Ethiopian blockade of antibiotics is killing children in Tigray

A young child with his mother visits a clinic in Southern Tigray which now have no supplies of medication or intravenous hydration

For young children in Tigray the availability of health care facilities and safe transport to them, intravenous hydration, and antibiotics for treatment can make all the difference whether a child lives or dies from infection which was the leading cause of death for those under age of 5 even before the Ethiopia Tigray conflict. This adds to many children already dying everyday from starvation.

This week health officials in Addis Ababa are celebrating improved use of antibiotics in Ethiopia but remain silent on the fact that for almost a year there has been no supply of antibiotics to save the lives of innocent children in Tigray. It seems they feel no responsibility to the welfare of children in Tigray. Given the Ethiopian blockade and the resistance of international authorities to challenge the humanitarian catastrophe in Tigray it is reliably expectant without a doubt that many times more children are dying.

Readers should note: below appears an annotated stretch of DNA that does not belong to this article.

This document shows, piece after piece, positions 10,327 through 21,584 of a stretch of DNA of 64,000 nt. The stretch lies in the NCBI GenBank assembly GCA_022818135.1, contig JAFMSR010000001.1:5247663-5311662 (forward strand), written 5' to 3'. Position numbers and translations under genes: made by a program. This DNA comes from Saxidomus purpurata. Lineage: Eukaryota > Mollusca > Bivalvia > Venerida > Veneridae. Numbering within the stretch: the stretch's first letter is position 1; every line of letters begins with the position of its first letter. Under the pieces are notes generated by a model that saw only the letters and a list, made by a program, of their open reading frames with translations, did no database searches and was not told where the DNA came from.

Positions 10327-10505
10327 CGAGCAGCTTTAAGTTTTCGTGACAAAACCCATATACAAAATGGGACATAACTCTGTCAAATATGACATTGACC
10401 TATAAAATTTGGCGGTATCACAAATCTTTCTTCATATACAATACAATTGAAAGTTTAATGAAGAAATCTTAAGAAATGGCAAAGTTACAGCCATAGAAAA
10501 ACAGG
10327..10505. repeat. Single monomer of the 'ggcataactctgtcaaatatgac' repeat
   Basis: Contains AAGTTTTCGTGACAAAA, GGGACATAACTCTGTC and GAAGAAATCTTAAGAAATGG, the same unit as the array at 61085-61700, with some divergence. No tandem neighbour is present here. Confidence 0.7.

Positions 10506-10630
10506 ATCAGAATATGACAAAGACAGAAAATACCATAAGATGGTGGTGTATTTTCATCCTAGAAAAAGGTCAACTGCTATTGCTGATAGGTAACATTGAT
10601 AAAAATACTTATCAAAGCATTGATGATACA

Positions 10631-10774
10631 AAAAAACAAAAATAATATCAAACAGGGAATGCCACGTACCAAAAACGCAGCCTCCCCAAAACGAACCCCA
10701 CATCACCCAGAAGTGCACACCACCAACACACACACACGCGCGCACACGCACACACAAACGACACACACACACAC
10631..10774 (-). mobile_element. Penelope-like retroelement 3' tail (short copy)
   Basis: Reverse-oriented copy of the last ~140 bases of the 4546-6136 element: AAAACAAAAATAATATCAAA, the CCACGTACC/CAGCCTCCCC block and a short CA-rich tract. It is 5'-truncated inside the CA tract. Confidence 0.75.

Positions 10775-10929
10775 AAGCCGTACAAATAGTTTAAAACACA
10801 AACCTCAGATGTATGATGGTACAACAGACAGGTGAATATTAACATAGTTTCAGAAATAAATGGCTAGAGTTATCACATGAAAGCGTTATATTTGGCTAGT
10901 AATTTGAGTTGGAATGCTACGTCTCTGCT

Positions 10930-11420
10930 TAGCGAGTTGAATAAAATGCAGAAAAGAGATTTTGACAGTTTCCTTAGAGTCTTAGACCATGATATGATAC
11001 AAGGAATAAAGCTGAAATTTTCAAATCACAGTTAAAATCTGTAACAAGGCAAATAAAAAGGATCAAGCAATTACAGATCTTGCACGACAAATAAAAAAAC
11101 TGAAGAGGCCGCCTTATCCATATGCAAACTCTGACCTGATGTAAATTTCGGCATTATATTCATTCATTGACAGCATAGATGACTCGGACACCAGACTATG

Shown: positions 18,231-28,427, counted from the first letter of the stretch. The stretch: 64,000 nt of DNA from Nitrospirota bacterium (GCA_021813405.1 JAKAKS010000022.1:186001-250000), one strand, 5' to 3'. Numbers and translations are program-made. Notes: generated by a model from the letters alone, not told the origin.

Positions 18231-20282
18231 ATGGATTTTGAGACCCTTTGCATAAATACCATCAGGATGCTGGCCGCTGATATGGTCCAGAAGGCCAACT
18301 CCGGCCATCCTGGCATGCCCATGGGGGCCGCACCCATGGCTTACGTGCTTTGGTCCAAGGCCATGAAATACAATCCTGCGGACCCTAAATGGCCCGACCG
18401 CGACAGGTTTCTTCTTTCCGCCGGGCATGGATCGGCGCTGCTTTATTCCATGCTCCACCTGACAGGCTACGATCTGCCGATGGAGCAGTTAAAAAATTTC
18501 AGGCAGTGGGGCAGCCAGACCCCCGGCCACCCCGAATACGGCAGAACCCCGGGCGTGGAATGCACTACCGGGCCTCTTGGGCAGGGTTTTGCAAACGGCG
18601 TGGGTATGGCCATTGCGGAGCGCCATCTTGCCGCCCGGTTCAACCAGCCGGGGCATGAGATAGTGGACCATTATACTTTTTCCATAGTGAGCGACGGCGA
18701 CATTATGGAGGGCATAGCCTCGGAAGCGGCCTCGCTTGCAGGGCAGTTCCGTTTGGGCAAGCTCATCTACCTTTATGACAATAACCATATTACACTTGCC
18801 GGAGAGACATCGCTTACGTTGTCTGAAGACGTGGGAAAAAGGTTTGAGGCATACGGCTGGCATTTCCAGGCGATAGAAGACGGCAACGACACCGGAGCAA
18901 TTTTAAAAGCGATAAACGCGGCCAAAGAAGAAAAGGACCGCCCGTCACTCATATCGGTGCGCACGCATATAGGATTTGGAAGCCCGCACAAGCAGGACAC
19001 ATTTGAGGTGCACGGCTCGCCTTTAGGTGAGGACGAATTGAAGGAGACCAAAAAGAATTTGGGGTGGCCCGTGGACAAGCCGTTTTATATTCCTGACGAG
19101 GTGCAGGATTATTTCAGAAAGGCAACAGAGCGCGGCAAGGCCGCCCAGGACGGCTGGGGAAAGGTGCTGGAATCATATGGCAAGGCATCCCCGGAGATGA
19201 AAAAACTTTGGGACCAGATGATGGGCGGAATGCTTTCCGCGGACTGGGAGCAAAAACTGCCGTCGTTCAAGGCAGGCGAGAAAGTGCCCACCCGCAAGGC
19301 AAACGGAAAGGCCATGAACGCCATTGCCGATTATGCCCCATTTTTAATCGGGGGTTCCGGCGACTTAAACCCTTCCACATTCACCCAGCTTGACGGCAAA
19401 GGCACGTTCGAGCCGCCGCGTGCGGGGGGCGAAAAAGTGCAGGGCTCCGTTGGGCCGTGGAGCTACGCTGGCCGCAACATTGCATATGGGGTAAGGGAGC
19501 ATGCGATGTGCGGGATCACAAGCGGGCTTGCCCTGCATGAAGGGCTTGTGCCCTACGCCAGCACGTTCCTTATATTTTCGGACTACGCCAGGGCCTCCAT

The leading cause of death of children in Ethiopia under age 5  has been well established to be infectious disease. A study  looking at demographic data and disease statistics in 2019 before the Ethiopian Tigray conflicted indicated that male children, 0–11 months aged children, 12–23 months aged children, anemic children, husband with a lower education, mothers paid employment, non-breastfed children, regions of Amhara, Afar, Dire Dawa, Benishangul, Gambela, Oromia, SNNPR, Somali and Tigray were significantly associated with higher odds of morbidity in Ethiopia.

The general effects of the war contribute further to the medical crisis. Lack of fuel for public means of transportation means that for the mostly rural population of Tigray there is no way to seek medical consultation.

Severe budget cuts due to the need for war spending more than doubling the Ethiopian government budget has now resulted in medical supply shortages throughout Ethiopia not just Tigray. Even in discussions I had recently with some in the SNNP this is a growing situation. So it is likely death rates for young children from infection are increasing nationwide now not just in Tigray.

Author: Professor Tony Magana

Professor Tony Magana is Head of the Department of Neurosurgery, School of Medicine, College of Health Sciences at Mekelle University in Mekelle, Ethiopia. He directs a neurosurgery residency and training program as well as neuroscience research.

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